Okay, for all you readers out there who think I hate cowboy books, let this review stand as proof that it ain’t so. Not all the time, anyway. Blame It on Cowboys is sharp, funny, and has tongue firmly planted in cheek much of the time. Where else could it be when the author turns a Shi Tzu into a ranch dog?
Jake Johnson is a thirty-five-year old Texas cowboy who’s spent half his life as guardian and foreman to Bobby Calhoun, the young owner of the Dead Horse Ranch. Jake has his own place forty miles or so away, but he lives at the Dead Horse and keeps the place running. Bobby, with his angel face and penchant for chasing women, is ten years younger and about the least likely candidate for husbandhood that Jake can think of. Until the night Bobby announces he’s getting married to Amy Lou Comstock, a college coed he met in Colorado who once appeared on Baywatch. It’s love at first sight for Bobby, which makes Jake’s antenna tune to Full Alert.
Bobby? Getting married? Before Jake can even get a skeptical “thank you, God” out of his mouth, Bobby announces that Amy Lou is coming for a visit, and she’s bringing her spinster Aunt Elizabeth along as a chaperone. Somebody needs to take care of Aunt Bea. You know, fix her tea, take her to quilt shows, help her in and out of the car. Jake is elected, sort of, when he loses a poker hand. But when Amy Lou and Aunt Bea arrive, “Aunt Bea” is about thirty years old with a knockout figure. What’s more, she’s as suspicious of this pending marriage as Jake is.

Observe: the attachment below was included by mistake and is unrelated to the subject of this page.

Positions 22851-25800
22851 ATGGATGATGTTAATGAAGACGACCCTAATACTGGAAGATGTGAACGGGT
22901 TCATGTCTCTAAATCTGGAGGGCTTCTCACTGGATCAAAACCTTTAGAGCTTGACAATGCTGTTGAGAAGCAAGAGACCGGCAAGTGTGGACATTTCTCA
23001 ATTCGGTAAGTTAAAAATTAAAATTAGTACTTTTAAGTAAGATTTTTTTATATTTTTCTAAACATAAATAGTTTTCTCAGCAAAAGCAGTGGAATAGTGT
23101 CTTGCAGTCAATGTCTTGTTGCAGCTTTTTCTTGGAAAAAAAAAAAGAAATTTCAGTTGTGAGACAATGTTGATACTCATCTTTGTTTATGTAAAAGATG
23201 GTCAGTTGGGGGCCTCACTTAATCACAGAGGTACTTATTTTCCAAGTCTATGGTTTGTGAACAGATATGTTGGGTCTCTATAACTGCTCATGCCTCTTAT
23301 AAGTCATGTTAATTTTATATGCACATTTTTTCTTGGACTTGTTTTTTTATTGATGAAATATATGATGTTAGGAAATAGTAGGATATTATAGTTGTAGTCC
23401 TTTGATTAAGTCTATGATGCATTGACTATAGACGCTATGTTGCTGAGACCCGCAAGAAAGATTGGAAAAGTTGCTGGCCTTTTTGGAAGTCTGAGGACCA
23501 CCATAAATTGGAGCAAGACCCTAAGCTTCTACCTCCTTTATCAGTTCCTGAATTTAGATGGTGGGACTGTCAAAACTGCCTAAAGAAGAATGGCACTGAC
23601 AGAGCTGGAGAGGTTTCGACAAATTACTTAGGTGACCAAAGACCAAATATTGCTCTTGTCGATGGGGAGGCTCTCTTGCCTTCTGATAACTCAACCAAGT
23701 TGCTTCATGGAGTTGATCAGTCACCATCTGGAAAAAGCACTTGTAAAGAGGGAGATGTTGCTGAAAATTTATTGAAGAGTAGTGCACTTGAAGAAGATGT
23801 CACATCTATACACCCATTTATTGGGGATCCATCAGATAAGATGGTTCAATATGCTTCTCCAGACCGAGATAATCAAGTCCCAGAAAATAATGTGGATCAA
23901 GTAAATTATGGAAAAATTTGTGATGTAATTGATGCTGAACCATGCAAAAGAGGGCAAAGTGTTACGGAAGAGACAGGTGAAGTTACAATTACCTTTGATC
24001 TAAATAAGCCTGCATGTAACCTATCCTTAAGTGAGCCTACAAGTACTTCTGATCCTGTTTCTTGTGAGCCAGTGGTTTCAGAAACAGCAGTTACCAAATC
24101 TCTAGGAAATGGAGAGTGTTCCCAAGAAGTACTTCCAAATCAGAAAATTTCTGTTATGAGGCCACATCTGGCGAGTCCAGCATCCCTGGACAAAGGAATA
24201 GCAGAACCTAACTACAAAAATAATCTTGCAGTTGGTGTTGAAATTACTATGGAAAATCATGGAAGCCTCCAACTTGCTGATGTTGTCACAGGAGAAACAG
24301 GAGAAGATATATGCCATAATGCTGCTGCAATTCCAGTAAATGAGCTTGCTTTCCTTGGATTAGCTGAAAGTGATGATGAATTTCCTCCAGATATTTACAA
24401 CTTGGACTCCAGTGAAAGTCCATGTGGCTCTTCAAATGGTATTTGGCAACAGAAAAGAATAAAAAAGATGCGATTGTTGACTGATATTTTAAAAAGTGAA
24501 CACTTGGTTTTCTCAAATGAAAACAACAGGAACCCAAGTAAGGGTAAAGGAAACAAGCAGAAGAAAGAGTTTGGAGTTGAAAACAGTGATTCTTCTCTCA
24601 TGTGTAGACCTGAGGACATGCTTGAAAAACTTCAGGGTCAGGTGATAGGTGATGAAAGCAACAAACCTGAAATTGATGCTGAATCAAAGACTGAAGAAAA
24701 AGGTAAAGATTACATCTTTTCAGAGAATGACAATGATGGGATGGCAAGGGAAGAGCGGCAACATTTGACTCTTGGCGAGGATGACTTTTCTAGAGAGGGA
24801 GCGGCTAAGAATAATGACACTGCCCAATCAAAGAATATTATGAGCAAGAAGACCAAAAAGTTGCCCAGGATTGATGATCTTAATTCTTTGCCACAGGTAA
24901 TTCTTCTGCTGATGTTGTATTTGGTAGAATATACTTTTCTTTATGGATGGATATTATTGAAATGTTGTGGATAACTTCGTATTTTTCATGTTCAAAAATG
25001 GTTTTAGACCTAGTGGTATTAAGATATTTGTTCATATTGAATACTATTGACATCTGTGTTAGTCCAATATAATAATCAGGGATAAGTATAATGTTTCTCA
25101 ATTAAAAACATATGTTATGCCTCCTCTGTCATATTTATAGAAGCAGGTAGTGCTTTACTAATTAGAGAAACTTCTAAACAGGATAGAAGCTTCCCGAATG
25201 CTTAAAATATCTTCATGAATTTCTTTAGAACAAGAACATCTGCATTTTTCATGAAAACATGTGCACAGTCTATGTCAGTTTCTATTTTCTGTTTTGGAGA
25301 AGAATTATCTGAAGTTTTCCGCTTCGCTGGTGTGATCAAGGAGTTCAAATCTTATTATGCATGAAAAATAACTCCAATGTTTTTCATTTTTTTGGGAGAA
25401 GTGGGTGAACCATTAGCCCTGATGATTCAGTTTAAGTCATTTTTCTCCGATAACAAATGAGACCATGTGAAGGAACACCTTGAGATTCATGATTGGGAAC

Elizabeth Comstock is the oldest surviving member of her family, so it’s natural that she “inherits” things. Like a niece. And a Shi-Tzu dog named Pookie. Twenty-one-year-old Amy isn’t nearly ready for marriage, but how can Elizabeth convince her of that? Going with her to Texas and hoping that the stars are shaken out of her eyes seems like a good start. Old Pookie will have to come along. Only Elizabeth is shocked when she meets Jake Johnson. He’s the very man with whom she had a one-night stand while stranded in a Chicago hotel room in a snowstorm six months earlier. That out-of-character interlude has haunted her. And now here Jake is, ready to be her escort for two weeks.
Jake is an enormously appealing character as he alternates between remembering his previous interlude with Elizabeth and denying that she could ever be happy on a dusty ranch. Elizabeth at first pretends she never saw Jake before, but soon gives up the pretense. She isn’t sure she wants to take up where they left off, no matter how attractive Jake is. But darn it, she’s so tired of being alone, and the more she gets to know him, the more she likes him. Bobby and Amy, meanwhile, are having fun with the idea of being in love. Pookie the dog bonds with Shorty the cowhand. And the housekeeper quits for the fifth time, prompting Amy to discover what she’s really good at.
Blame It on Cowboys is an enjoyable, fast-paced romp with plenty of steam between the two leads and a cast of amusing secondary characters to round out the tale. These aren’t cardboard cowboys, they’re realistic characters who are discovering what love is all about. And that’s a good romance.